Pack Light, Travel Well: 5 Tips for Pain-Free Travel

Pack Light, Travel Well: 3 Tips for Pain-Free Travel

The time has come. It’s here. You’ve been planning for months (or longer). Yup, Vacaaation!

Whether you’re planning a trip to Disney World or a walking tour of Europe, you’ve invested a lot of time and money to create an experience you’ll never forget. However, with the wrong luggage and the wrong support, the trip can go from ‘awesome!’ to ‘awful!’ pretty quickly.

Here are some packing tips to help you make the trip memorable for the right reasons.

Tip #1: Pack Right, Pack Light

For most trips, the last thing you want is to be encumbered with lots of luggage. You’re going to be on your feet for a lot of the trip and, for many people, you will walk way more in a day than you do in a typical week. Or maybe even a typical month.

That can be a lot of strain on a body that’s used to it. Especially if you don’t know how to walk right.

So, for a vacation with a lot of time on the go, you want to make sure that you travel light. Otherwise, that added weight will make the trip a lot hotter, a lot sweatier, and a lot more stressful on your body than it needs to be.

Tip #2: Take lightweight, fresh clothing

It pays to pay close attention to what you’re wearing. All day on your feet in “any old gear” and you can end up drenched in sweat. Dress too light, however, and the evenings can end up too chilly. Rather than switching outfits several times, it’s best to stock a few items that can see you through the whole day.

For light travelers, merino wool is a fiber that can do it all. This isn’t your grandad’s wool. It’s a much finer fiber, different from the low-grade variety you’ll find in scratchy, rough carpets. Because merino sheep are naturally found in climates that get very hot in the summer, yet very cold in the winter, their wool is a highly breathable material that’s well suited for both kinds of climates.

What’s more, this natural fiber doesn’t allow bacteria to attach itself to it. This effectively means that it does not hold odor, to the point that you can wear it multiple days without washing it. There’s no need to launder merino wool after wearing it, and you can find socks, t-shirts, long-sleeve shirts and more made of this fiber.

To be fair, high-grade merino isn’t cheap, but it is a worthwhile investment for a fabric so versatile and long-lasting. Considering the investment you’re already making in your vacation, it’s worth the extra expense.

Polyester microfiber clothing, like Dri-Fit shirts, are also light, breathable, and don’t take much room in your luggage at all. Both they and Gore-Tex clothing allow water vapor from the skin to pass through and evaporate into the air, keeping you comfortable, cool, and dry. If you’re expecting a little rain, Gore-Tex is also waterproof.

However, neither option is odor-proof quite like merino, so you have to weigh the pros vs. the costs.

Tip #3: A good, versatile bag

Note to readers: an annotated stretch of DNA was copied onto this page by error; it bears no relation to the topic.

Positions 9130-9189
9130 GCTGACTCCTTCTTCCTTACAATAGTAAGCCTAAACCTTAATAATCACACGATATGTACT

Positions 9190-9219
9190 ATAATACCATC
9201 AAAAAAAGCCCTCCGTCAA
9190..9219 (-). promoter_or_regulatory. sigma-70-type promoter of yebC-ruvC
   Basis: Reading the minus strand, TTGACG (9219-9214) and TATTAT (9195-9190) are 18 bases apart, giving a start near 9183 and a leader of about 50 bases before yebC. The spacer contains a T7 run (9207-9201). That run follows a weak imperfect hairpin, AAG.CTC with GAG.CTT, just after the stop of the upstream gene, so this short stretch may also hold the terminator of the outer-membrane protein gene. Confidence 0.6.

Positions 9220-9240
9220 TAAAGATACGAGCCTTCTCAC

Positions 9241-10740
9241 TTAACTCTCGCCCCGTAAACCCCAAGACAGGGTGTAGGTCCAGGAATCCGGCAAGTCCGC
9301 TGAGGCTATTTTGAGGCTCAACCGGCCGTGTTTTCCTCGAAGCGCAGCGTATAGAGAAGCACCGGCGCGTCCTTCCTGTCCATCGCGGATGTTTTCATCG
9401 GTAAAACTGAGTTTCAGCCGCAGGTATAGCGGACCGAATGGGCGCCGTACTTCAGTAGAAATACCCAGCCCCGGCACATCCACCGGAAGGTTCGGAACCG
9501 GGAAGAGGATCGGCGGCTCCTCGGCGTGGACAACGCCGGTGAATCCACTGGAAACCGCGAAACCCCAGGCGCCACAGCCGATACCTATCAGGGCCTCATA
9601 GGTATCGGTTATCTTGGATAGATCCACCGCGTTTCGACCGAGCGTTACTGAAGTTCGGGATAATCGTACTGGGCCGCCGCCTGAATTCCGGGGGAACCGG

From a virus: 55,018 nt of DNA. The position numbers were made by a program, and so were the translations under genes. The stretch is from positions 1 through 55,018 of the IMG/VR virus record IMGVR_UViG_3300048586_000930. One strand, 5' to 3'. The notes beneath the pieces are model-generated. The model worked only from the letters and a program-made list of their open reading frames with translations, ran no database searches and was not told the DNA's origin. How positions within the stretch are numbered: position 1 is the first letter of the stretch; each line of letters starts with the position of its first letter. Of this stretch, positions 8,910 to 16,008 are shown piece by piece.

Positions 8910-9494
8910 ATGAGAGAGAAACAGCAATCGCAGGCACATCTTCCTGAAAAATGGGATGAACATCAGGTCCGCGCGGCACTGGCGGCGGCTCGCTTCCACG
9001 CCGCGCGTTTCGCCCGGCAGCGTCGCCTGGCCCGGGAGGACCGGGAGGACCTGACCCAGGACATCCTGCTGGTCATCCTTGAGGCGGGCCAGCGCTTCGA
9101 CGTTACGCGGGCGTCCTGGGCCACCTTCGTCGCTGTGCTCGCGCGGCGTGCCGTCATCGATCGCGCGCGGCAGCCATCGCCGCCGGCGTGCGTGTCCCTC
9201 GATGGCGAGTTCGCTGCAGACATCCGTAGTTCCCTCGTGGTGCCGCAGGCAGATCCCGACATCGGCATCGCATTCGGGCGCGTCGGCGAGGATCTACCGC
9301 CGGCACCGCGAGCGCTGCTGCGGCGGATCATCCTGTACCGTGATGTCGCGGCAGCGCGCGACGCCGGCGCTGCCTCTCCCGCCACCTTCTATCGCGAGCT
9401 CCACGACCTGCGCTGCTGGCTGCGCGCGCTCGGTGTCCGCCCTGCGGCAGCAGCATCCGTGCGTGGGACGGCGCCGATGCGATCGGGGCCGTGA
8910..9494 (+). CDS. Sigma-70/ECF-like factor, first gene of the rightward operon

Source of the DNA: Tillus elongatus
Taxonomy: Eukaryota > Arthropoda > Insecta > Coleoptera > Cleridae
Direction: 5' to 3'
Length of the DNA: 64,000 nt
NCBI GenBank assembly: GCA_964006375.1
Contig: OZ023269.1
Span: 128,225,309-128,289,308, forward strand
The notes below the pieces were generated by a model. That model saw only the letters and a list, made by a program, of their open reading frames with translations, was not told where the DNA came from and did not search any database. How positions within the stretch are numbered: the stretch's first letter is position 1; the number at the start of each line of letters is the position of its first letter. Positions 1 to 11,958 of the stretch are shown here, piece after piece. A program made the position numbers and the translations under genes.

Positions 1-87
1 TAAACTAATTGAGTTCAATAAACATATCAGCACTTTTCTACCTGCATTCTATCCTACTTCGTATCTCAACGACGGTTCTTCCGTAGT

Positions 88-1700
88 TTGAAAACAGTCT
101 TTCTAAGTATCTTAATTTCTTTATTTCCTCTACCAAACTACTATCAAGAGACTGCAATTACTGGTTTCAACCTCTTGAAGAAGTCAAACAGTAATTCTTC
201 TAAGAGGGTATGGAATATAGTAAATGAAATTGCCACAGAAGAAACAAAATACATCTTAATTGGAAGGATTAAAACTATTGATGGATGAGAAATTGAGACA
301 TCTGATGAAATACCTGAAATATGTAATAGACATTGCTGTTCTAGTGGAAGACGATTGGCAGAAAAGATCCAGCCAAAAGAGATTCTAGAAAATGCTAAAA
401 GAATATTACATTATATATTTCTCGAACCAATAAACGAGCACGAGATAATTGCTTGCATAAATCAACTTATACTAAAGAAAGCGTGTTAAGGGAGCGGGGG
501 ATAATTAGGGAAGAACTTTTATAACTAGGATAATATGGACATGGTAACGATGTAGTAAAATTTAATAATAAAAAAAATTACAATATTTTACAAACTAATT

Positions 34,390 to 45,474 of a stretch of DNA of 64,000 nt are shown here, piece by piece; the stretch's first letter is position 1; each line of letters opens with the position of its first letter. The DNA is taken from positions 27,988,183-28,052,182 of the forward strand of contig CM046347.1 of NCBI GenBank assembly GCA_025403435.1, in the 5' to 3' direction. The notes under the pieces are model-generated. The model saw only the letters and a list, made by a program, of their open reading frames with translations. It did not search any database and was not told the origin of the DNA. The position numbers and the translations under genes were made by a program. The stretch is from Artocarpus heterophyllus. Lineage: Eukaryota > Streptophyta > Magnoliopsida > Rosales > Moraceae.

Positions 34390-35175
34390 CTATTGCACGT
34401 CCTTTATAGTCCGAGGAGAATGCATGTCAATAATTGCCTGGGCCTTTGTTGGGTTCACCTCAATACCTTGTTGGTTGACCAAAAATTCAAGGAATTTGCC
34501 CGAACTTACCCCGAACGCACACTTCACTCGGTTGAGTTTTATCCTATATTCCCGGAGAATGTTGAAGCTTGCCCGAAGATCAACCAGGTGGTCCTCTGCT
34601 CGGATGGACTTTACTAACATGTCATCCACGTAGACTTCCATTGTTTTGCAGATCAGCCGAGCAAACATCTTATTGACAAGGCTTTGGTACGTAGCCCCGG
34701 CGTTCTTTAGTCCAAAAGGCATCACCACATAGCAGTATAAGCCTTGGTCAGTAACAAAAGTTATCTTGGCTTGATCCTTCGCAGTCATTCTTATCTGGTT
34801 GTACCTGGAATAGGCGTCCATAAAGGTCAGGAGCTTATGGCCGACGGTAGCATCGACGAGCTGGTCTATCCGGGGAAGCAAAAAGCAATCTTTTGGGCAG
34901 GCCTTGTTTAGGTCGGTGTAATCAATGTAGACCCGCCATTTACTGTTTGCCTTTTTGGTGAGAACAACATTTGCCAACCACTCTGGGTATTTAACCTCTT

When it comes to a trip that sees you on your feet a lot, you need a bag that can hold everything you need, but without weighing you down too much. For instance, there are good Patagonia travel bags that come in single-strap or backpack form that can carry a lot more volume than the standard roll bag, yet are light enough to not stress your shoulders and back too much on your journey.

A good, light, versatile bag can be especially valuable if you suffer from hip pain or back pain.

That versatility should extend to how practically you can pack the bag as well. You may not need to stop and access the main storage compartment too often, but other items like your camera, lip balm, water bottle, or even gum should be much easier to reach.

Rather than holding everything in your pockets, using a bag with accessible side pockets can keep you moving without having to stop to fish out what you need.

If you’re traveling with kids, you’ll also be tasked with carrying, well, all their things. So, the lighter and more voluminous, the better.

Tip #4: Great support for your feet

When you’re packing light for a trip to Europe or Disney World, it’s likely that you’re going to spend a lot more time on your feet than you usually do. However, when you’re walking a lot more than you’re used to, relying on the same old footwear can get pretty sore not only on your feet, but also your hips and back.

For that reason, it’s worth considering what footwear you’re using. For starters, make sure you have a well-constructed shoe that is right for your foot. You want to make sure it has good arch support and solid heel support.

Wear good running or walking shoes and make sure you break the shoes in before the trip, too. That way, you aren’t getting blisters or aggravating heel pain on your trip. That said, don’t wear worn out shoes. They’re liable to hurt, more than help.

If you aren’t used to walking a lot, you may want to consider a pair of insoles. Well-made insoles can help distribute the pressure of each step more evenly, provide shock absorption, and support the arch, heel, and even your toes. All of this stops your feet from feeling the aches and pains of a long day’s walking and standing. Not only do they offer some foot relief, but insoles also stop you from wearing through your shoes at the points where you might tend to put the most pressure with each step.

Tip #5: Make memories & enjoy yourself!

With a little preparation and the right equipment, you can make this vacation one to remember. After all, it’s not every day that you get to take these trips and you want them to count. So, pack well, pack light, protect your body, and have fun! Then, snap us a pic on Instagram and let us live vicariously through you!

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